Times Of India Editorials : Ease land markets


Karnataka’s legislative change to help unlock land market is a welcome step

Of all factors of production, the market for land in India is arguably the most distorted (contorted). A part of the distortion comes from long standing legislations which do not meet the economy’s changing needs. Karnataka’s legislative assembly in March had cleared an important amendment (revision) to the land reform legislation, which has now been notified. With this, the state has taken an important step to allow both farmers and firms to realise greater value from sale of a scarce resource. This should help it attract more investments.

Land is an important means of collateral for both farmers and firms which borrow long-term. Therefore, the state of land markets feeds into the credit market. A messy titling system and rigidities introduced by old legislations have choked (cough) India’s development potential by creating shortages. To illustrate, the legislative change Karnataka has made will provide more options to firms to sell their land and attract new investment. Separately, land market transactions can be made fairer by other measures such as easing permissions for land use conversion. This will encourage farmers open to selling land.

Land in India is predominantly a state subject. Therefore, many changes have to come from their end. A catalyst for this change is competition among states to attract investment. Karnataka’s change was triggered partly by feedback from investors and the fact that land markets in Tamil Nadu and Telangana were not hamstrung by some of Karnataka’s legislative requirements. States can do much more to free up their land market. An essential requirement for a well-functioning land market is clear titling. Evidence of titling is often spread across multiple arms of state governments which don’t communicate. Consequentially, the titling system in India is based on presumptive (conjectural) as against conclusive titles.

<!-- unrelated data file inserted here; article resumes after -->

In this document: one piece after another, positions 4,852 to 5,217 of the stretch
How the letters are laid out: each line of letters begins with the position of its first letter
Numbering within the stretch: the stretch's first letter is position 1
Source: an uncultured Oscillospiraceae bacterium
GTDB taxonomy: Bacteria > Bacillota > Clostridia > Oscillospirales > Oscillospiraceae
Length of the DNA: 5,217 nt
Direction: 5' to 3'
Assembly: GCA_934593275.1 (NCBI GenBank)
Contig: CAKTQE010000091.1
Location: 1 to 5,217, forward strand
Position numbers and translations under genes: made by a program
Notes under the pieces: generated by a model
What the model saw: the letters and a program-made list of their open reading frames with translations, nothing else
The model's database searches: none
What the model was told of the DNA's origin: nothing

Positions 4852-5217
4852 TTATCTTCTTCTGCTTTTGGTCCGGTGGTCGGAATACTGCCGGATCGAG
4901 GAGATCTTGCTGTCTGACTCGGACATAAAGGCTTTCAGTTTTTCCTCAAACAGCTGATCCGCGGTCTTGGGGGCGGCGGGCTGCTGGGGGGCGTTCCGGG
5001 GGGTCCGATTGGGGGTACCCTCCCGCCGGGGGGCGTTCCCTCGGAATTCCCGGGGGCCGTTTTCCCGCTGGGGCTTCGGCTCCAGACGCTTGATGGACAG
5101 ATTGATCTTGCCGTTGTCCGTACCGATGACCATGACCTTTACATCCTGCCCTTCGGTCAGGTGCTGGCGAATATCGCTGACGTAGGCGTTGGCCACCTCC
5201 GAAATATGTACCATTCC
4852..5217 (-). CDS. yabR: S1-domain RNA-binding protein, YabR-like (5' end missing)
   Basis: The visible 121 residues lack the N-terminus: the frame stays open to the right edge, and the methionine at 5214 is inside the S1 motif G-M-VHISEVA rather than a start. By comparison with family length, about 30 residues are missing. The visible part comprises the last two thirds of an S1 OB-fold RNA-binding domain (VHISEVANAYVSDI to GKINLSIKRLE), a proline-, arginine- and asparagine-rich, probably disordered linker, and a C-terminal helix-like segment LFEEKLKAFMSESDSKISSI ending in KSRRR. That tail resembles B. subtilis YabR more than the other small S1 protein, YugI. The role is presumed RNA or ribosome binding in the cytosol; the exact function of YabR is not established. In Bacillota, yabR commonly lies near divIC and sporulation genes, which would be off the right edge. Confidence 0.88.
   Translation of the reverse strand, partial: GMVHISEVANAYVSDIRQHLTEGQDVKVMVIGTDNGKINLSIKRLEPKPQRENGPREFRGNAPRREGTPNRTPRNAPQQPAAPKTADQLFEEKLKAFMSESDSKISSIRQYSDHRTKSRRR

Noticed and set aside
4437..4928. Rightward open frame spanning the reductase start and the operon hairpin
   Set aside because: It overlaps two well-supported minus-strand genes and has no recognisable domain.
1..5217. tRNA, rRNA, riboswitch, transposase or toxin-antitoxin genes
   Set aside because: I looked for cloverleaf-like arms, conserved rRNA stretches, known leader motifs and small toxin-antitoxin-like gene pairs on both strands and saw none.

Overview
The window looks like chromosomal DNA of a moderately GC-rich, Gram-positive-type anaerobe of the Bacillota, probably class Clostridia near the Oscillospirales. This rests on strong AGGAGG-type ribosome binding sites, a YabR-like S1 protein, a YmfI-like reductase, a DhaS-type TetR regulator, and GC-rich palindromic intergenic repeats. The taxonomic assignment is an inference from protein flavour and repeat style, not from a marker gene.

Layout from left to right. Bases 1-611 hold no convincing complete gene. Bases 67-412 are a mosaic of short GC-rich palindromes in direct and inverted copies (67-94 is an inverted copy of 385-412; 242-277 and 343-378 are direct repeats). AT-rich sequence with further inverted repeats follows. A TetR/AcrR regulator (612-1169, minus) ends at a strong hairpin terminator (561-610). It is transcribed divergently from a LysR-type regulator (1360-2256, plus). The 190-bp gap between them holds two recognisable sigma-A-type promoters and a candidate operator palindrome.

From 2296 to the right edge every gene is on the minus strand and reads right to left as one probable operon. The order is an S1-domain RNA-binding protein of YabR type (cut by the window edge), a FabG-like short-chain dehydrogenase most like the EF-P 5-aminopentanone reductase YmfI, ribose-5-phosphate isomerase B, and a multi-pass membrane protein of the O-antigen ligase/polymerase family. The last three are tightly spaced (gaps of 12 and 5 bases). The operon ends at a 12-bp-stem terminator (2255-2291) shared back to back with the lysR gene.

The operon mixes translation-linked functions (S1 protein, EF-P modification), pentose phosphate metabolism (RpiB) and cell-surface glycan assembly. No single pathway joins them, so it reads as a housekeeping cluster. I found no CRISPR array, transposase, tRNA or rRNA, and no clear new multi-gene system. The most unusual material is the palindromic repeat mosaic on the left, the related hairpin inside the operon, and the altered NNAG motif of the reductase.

This leads to endless rounds of litigation which in turn distort the market. If these distortions are removed it will help all economic agents realise more from this asset. This will also lead to political and social benefits as the land acquisition (purchase) legislation will then rarely need to be used. If there is a well-functioning market, the incidence of using the state’s overarching (comprehensive or all-embracing) powers will reduce. Moreover, it will provide a boost to the credit market. It is over a decade since a national land record modernisation project began. The Centre should handhold the states and back it with resources to conclusively clear India’s titling mess.


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